In order to improve the performance and safety of near-fault seismic structures, some researchers have proposed using semi-active isolation systems (also referred to as smart isolation systems) [26, 30]. Bayat considered the work on the steel braced frame structures equipped with ADAS devices under the far field record and in this study, which is an extension of the authors' previous works [1], the effect of the near field records is considered on the steel braced frames equipped with energy dissipating devices. The near-fault earthquake characteristics outlined above should be considered in the design of structures located in near-fault regions.

 

2 OVER REVIEW OF INPUT ENERGY TO A STRUCTURE

Mathematical formulation of a viscous damped SDOF system subject to horizontal earthquake ground motion is [1];

If we choose t = + g = absolute (total) displacement of mass, the equation (1) can be written as ;

In which ;

u = relative displacement of the mass with respect to the ground,

ug = earthquake ground displacement.

Integrate Eq. (2) with respect to u:

We achieve these kinds of energies [1];

EI = Input energy

Ek = Kinetic energy;

ED = Damping energy

EA = ∫fs du = Es + EH = Composed of recoverable elastic strain energy and irrecoverable hysteretic energy.

The Equation (4) is the "Relative" Energy Equation [1, 33].

In this study we considered the "relative" energy method for evaluation of input energy of structures and the total input energy of structures are compared at the time when the earthquake is over and the motion of structure is damped.

For a fixed EI, it is better to increase the EH then the elastic strain energy in the structure becomes minimized.

 

3 DESIGNING OF ADAS DEVICES

The ADAS devices bearable forces are given as [1, 21];

a = an unknown coefficient to be determined from the experimental data

K' = elastic stiffness of the ADAS devices

δR = maximum relative displacement

δy = yield displacement of the ADAS devices

 

4 CHARACTERISTICS OF THE NEAR FIELD EARTHQUAKE RECORDS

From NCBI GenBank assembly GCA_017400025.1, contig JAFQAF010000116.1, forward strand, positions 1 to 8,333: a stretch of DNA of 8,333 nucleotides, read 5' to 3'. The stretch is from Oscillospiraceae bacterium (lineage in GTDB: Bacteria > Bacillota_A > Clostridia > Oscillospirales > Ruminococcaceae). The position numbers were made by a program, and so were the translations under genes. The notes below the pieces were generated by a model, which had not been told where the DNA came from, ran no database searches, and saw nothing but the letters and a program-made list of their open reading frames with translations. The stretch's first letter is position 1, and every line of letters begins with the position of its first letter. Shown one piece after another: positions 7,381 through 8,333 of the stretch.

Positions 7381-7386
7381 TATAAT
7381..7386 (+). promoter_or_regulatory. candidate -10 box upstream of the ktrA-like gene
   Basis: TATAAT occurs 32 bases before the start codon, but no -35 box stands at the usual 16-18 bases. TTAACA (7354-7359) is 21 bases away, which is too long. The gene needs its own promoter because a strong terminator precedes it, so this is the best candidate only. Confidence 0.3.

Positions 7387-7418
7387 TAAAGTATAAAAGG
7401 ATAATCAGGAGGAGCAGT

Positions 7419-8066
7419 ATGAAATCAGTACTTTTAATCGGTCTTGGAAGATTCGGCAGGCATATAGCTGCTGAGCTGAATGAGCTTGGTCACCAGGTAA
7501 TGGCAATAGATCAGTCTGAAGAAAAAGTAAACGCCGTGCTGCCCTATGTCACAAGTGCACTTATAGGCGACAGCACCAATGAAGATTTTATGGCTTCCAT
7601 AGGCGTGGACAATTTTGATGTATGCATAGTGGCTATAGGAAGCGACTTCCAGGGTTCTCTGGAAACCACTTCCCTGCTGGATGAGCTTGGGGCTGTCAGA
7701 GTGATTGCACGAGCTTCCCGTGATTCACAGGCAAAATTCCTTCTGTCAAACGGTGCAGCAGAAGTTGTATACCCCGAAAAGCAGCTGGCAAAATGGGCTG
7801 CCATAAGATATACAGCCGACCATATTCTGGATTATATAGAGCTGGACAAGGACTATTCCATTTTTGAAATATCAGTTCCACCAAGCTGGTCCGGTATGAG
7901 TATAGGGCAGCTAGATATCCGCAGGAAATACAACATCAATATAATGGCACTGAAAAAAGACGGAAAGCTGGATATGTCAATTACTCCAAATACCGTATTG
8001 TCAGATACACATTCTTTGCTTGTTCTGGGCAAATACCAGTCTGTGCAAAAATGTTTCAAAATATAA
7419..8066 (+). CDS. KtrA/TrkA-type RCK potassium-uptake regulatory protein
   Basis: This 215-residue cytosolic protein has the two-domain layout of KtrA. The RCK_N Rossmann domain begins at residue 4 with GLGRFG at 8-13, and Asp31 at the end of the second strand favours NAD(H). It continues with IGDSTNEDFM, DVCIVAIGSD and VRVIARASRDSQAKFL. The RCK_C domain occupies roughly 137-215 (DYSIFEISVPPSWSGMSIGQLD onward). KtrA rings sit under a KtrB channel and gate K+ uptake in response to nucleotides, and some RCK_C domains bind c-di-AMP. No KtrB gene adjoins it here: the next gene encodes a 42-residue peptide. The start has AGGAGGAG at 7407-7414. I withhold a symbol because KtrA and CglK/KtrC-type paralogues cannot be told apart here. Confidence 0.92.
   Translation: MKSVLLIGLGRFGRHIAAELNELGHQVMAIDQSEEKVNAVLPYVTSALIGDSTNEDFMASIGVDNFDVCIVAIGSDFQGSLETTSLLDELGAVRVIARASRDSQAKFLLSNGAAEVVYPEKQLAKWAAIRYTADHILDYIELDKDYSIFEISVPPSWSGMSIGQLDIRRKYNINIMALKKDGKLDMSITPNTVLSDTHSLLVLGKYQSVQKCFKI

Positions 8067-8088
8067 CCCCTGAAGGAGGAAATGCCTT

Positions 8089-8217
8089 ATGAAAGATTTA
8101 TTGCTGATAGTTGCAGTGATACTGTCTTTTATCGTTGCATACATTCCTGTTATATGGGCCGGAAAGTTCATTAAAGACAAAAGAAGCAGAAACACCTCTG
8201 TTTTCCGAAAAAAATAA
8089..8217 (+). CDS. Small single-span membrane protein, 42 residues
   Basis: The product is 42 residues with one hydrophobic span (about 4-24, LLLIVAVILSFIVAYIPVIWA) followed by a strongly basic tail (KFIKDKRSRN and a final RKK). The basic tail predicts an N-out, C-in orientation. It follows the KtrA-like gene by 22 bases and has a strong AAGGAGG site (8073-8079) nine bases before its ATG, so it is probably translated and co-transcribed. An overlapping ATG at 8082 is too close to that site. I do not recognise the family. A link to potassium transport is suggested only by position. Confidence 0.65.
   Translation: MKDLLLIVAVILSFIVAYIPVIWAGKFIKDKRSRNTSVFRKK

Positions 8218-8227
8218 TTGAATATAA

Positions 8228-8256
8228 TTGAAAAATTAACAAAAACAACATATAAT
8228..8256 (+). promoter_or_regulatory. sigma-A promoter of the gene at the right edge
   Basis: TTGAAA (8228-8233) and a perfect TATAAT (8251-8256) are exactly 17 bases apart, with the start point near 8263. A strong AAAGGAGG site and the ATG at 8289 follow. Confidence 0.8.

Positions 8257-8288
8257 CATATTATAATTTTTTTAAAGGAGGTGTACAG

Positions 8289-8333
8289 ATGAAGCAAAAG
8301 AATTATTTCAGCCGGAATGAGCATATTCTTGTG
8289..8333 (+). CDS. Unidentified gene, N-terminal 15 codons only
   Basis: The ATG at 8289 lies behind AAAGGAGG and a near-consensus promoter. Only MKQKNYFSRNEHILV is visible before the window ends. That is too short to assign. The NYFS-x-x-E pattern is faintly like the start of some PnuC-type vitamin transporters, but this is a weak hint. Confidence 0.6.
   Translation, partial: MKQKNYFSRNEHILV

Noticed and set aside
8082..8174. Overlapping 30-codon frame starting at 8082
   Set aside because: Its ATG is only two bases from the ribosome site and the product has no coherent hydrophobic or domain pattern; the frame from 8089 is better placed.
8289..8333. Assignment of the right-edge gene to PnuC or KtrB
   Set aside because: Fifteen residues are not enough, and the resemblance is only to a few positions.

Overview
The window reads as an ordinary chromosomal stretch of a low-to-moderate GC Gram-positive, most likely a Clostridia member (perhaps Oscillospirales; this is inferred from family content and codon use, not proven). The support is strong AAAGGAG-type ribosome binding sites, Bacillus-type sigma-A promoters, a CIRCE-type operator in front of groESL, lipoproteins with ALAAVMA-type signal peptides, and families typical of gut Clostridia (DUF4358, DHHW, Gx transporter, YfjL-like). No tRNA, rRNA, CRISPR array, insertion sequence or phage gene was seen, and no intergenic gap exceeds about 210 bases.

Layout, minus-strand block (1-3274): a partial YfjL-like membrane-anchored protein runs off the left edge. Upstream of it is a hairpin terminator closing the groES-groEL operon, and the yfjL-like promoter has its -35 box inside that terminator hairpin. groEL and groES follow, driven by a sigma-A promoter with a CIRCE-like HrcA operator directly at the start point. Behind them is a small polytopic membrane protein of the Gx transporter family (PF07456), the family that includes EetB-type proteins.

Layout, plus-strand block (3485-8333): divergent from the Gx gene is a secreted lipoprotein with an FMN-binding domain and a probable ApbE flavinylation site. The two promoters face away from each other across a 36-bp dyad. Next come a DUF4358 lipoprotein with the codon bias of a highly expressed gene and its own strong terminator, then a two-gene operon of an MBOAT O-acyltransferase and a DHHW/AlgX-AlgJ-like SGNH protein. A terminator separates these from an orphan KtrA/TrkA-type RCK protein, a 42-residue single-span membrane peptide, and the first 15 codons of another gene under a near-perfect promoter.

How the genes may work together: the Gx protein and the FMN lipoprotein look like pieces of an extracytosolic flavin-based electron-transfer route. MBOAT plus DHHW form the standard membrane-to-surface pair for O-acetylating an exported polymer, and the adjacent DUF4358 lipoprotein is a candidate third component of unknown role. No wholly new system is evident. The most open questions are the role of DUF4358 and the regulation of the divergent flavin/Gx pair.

Table 1 is the details of the unscaled earthquake records. In this study, scaled records are used for nonlinear dynamic analysis with PGA scaled to 0.4g, 0.6g and 0.8g. Figure 2a-c represent the acceleration recorded during three earthquake near field records (Tabas, Northridge and Imperial Valley) with PGA = 0.4g.

 

 

5 NONLINEAR DYNAMIC TIME HISTORY ASSUMPTIONS

In this study we considered the same structures with dampers and without any dampers have been analyzed to show the great effect of these energy dissipating devices. The ADAS devices lower 80 percent of the column shear forces using this procedure when the whole system is subjected to different Earthquake ground movements. Nonlinear time history analysis involves the computation of dynamic response at each time increment concerning due consideration given to the inelasticity in members. Hysteretic energy under cyclic loading is evaluated and tabulated. During strong and mediocre earthquakes, structures enter the plastic range. Therefore, it is essential to perform a nonlinear analysis. For this purpose, numerical simulations were carried out by PERFORM 3D.V4 [34].

The frames were designed prior to this study in accordance with Uniform Building Code 97 requirements, based upon the static analysis.

We consider following criterias for this study;

1. Soil type is assumed Sc (very dense soil and soft rock) according to UBC97 [22] code.

2. Earthquake source and structures distance from active fault is 10 km according to type A of UBC97.

3. It is assumed that structures are located in zone 4, according to UBC97.

4. The P-Delta effect is included in the analysis.

5. The non-linear behavior of models is assumed from FEMA273 [13]